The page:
I support the plan to move our radioactive wastes to Yucca Mountain, but as a special
favor to Sen. Reid, I haven't pushed hard to start transporting them there."
The not-so-subtle message here is that if Angle wins, your children will die of cancer.
What looked like an easy pickup for the GOP has suddenly become a race that leans Democratic.
Rich Women Clean Up in California
Both former eBay CEO Meg Whitman (R) and former Hewlett Packard CEO Carly Fiorina (R) won their
primaries in landslides, pretty much as expected. Whitman will now face former governor
Jerry Brown (D) in the gubernatorial race and Fiorina will be up against Sen. Barbara Boxer (D-CA)
in the Senate contest. While rich businesspeople often win primaries, they don't have such
a good track record in winning general elections, especially against established politicians.
Of the two, Whitman probably has the best chance because Fiorina has so much baggage.
It will be tough for her to make the case that she is a good executive (something not important
for senators anyway) when she was fired by her own board of directors for incompetence.
In contrast, Whitman did well at eBay, governors need the ability to run things, and Brown
still has a bit of a reputation as Goveror Moonbeam. Still, he is going to say that in
a crisis like California has now, you want an experienced hand on the tiller this is not
the moment for on-the-job training.
Haley Forced into Runoff in South Carolina
In a race closely watched more for its entertainment value than anything else,
South Carolina state representative Nikki Haley got
than any of her competitors
but not enough to prevent a runoff with congressman Gresham Barrett June 22 in the
contest to replace Gov. Mark Sanford (R-SC) who was driven from office due to having an
extramarital affair. Two men have come forward and said that have had affairs with her
while she was married. Haley vigorously denies the charges. One of them took a
polygraph test but the results were inconclusive.
The Democrats nominated state senator Vincent Sheheen as their candidate for governor,
but given the Republican tilt of the state, he has little chance against the eventual
Republican nominee. Little noted in all this fuss that if Haley
(born Nimrata Randhawa) wins, she will be the highest ranking Indian-American female politician in
U.S. history. Indian-Americans have been enormously sucessful in engineering, business,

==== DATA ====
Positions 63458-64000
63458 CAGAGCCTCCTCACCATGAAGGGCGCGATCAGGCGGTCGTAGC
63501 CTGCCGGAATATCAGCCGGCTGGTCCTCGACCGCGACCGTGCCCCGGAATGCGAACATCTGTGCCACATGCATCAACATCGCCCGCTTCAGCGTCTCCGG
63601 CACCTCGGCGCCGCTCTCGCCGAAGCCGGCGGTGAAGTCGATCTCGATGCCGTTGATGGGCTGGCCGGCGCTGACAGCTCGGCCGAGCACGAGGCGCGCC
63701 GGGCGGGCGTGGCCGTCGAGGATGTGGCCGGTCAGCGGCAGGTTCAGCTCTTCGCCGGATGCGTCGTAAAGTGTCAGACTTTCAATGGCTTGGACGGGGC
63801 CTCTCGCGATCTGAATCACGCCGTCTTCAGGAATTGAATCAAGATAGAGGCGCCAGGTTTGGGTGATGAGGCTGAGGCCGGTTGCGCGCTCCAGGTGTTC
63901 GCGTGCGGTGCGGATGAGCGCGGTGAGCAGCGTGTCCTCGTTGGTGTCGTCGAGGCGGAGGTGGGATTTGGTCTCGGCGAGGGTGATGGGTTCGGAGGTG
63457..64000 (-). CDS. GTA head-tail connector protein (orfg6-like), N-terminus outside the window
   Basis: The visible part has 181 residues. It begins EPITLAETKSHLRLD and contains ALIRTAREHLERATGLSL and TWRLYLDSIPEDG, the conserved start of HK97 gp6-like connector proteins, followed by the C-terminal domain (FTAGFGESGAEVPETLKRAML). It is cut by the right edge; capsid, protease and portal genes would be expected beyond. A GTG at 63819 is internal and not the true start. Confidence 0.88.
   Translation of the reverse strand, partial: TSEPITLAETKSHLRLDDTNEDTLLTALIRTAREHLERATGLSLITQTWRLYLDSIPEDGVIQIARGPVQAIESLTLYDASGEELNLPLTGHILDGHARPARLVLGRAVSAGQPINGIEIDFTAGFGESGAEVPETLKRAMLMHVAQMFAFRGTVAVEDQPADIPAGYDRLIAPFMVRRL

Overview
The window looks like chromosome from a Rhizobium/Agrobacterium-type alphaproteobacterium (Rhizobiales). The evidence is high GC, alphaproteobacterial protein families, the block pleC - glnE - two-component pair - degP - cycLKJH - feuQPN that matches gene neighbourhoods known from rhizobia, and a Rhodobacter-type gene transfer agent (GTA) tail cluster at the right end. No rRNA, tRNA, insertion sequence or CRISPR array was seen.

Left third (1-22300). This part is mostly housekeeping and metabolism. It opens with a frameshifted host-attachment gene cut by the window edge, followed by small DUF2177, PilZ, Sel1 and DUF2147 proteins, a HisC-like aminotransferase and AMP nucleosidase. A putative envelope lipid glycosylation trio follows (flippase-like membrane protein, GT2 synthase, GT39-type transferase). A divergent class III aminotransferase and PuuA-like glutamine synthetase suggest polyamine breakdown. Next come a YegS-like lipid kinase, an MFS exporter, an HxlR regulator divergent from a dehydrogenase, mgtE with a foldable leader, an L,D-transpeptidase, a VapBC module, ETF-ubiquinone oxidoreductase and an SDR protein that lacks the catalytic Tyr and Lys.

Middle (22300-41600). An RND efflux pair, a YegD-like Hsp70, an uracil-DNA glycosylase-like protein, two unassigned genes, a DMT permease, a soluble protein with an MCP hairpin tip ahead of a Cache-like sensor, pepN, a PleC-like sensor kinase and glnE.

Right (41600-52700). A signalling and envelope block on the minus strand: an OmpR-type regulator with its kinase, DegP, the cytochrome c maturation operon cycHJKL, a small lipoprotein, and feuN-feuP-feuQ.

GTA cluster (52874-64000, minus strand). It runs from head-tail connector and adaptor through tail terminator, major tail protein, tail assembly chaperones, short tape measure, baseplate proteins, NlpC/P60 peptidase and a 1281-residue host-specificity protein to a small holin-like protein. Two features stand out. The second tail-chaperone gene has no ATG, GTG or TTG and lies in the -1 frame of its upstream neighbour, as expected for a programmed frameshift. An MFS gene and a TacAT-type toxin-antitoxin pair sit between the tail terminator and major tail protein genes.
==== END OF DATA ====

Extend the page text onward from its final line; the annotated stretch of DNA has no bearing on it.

and other fields, but rarely in politics, with the exception of Gov. Bobby Jindal of
Total Unknown Chosen to Face DeMint
Sen. Jim DeMint (R-SC) is so strongly favored to be reelected that no serious Democrat
bothered to file to run against him. As a result, a totally unknown unemployed veteran named
Alvin Greene with no money and not even a Website
the Democratic primary. How can this be?
Well, Greene is black and so are a large fraction of South Carolina's Democrats. Also,
he served 13 years in the Air Force and Army. But he didn't even campaign.
DeMint will be reelected in a landslide in November.
Anti-Incumbent Wave Stopped in Its Tracks
The media has been abuzz with stories about how 2010 will be a dreadful year for
incumbents. This meme has been based on a handful of isolated elections, almost all
special cases. First, Sen. Arlen Specter (D?-PA), someone who has been a Republican most
of his life, lost his primary to a lifelong Democrat. This vote most likely means that
Pennsylvania Democrats wanted to run a real Democrat as their candidate. In Kentucky,
an eye doctor with no political experience--but a famous name--beat the establishment
candidate. If the eye doctor had been named Paul Rand
instead of Rand Paul he would have been crushed. Besides, his challenger was not an
incumbent. In West Virginia, Alan Mollohan, one
of the most corrupt members of Congress, lost his primary. This result says more about
Mollohan personally than about any supposed anti-incumbent wave.
In Nevada, Gov. Jim Gibbons (R-NV) lost his primary, but Gibbons has been mired in
many scandals, including allegedly sexually assaulting a woman in a garage.
In a much clearer test
of anti-incumbent feelings, Blanche Lincoln survived a well organized and well funded
challenge from a serious opponent. If ever there was a clear test of the anti-incumbent
hypothesis, it was here, and the incumbent won.
Ultimately, come November 3 we will know whether there was an anti-incumbent wave, but
the benchmark is whether incumbents, including Republicans, lose big. Historically,
the party controlling the White House loses an average of 28 seats in the House and
7 in the Senate. If that happens this year, some pundits will be screaming about what an
anti-incumbent year it was, but, in fact, that is just normal voter behavior.